• Transaction – For many in selling, the game ends when the customer says yes. Your lead conversion system must be created in a way that delivers the same experience once a prospect becomes a customer as was delivered throughout the courting period. The best way to do this is through a planned orientation process where you continue the educational approach by teaching the customer how to get the most from what they’ve agreed to buy. This can be through simple training video or a more elaborate new customer process, but this important step leads to a smooth transition from prospect to customer and often sets the tone for additional purchases and referrals.
  • Review – Your selling system won’t be complete until you create a process that allows you to measure and communicate the results your customers are experiencing. One of the best ways to do this is through some form of a planned results review process. By setting the expectation for this process up front you send a very strong signal that results matter, but you also get the opportunity to address issues that didn’t go as expected and collect client success stories and testimonials from your happiest clients.
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John Jantsch

John Jantsch is a marketing consultant, speaker and author of Duct Tape Marketing, Duct Tape Selling, The Commitment Engine and The Referral Engine and the founder of the Duct Tape Marketing Consultant Network.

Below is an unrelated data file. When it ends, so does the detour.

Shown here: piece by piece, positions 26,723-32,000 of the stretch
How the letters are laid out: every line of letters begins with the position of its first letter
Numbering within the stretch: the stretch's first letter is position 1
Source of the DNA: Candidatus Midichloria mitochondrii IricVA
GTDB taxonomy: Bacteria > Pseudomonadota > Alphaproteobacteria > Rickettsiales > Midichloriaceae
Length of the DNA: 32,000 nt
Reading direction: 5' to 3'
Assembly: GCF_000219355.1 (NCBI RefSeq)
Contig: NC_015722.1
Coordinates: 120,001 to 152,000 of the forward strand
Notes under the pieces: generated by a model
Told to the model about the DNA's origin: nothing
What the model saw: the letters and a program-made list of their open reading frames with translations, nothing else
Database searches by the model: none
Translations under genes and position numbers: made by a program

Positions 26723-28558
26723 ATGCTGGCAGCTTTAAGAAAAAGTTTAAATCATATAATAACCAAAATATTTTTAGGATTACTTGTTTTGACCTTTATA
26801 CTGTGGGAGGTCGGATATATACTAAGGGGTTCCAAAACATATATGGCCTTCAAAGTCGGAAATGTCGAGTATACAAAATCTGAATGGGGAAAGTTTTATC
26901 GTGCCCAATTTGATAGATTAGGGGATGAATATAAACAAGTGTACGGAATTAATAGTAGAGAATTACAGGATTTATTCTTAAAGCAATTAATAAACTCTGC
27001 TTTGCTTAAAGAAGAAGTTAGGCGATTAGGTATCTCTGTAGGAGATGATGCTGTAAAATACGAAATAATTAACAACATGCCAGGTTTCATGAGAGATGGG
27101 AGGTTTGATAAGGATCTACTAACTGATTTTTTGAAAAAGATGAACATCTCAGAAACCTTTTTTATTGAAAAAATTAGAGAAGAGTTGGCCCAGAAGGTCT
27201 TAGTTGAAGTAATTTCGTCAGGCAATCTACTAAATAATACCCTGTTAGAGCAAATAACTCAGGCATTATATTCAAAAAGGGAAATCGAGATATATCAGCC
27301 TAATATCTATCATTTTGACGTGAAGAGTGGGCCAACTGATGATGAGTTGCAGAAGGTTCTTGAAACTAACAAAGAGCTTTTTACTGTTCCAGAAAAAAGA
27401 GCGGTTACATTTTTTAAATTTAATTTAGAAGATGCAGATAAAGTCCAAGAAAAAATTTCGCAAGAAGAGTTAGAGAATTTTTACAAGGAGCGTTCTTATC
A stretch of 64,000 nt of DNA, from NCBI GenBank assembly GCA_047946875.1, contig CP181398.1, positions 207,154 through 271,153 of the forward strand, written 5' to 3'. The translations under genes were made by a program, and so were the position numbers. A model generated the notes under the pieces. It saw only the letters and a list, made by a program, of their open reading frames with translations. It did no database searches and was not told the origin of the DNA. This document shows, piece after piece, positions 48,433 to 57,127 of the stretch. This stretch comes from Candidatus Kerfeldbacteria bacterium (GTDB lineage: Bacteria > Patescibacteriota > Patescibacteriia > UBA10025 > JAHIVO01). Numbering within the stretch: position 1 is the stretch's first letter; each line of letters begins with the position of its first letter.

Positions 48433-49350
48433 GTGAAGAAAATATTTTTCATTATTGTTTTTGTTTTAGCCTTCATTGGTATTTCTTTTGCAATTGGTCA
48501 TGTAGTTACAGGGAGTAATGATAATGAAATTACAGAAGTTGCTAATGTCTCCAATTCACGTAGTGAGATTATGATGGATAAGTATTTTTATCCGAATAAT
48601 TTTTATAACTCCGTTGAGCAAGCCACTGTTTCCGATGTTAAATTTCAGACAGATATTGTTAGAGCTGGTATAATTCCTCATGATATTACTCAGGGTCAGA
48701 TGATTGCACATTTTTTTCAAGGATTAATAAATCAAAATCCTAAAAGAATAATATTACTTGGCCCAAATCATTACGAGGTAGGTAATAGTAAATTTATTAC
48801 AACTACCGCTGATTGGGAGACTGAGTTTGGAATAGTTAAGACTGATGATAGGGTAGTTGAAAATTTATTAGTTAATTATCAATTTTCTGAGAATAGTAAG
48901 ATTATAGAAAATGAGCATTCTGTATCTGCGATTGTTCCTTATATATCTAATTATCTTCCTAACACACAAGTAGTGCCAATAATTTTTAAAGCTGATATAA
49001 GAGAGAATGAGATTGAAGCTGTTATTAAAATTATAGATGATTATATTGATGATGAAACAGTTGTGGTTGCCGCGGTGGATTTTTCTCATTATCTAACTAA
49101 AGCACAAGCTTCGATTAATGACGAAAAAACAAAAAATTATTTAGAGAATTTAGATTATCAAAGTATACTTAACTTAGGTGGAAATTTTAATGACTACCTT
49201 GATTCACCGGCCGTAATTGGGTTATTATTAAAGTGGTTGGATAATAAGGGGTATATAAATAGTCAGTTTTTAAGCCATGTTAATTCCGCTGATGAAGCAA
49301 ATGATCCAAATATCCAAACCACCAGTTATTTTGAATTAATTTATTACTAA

• Ryan Hanley


    I think that Review is very often overlooked. I know it was by our organization for a long time. You accumulate business but aren’t exactly sure what is working best. We have started to really track what venues provide us with the most new business vs tracking leads… I hate the word Lead. We have started to focus our effort on those revenue streams more vs other methods that we thought were crucial but didn’t provide the conversion we would like.


    Ryan H.

    • ducttape

      That’s a biggie Ryan – I’ve worked with folks that found that half of their “lead” efforts were producing nothing – sure was nice to cut that bill in half!

      The other aspect of this though is the after the sale review – if you can measure the real impact you or your products are making it gets a lot easier to justify and raise prices.

  • Pamela Wilson

    I love the idea of creating a system out of this process that can be implemented over and over. It’s something I think too many small businesses don’t bother to do.

    Systems seem “too corporate,” but in reality they offer a lot of freedom. Why reinvent the process each time? Figure out what works, create a system for it, rinse, repeat … and watch your sales increase.

    Thanks for breaking it down and explaining it so clearly, John. This post is now featured in my Evernote files as a great reference piece.

  • Brian Satterlee

    I totally agree that you need a systematic way to do business. You can’t just bumble your way to a new customer… you need to acquire the lead, make a presentation, etc. through making the sale in a very methodical way. If you are trying to customize yourself for your prospect, you probably won’t make the sale because you’ll be in uncharted territory way too much.

  • MIC

    Thank you for talking about the concept of a selling system. It’s not something I often hear talked about but a functional sales system is as essential to a business as any marketing strategy or set of internal operation procedures.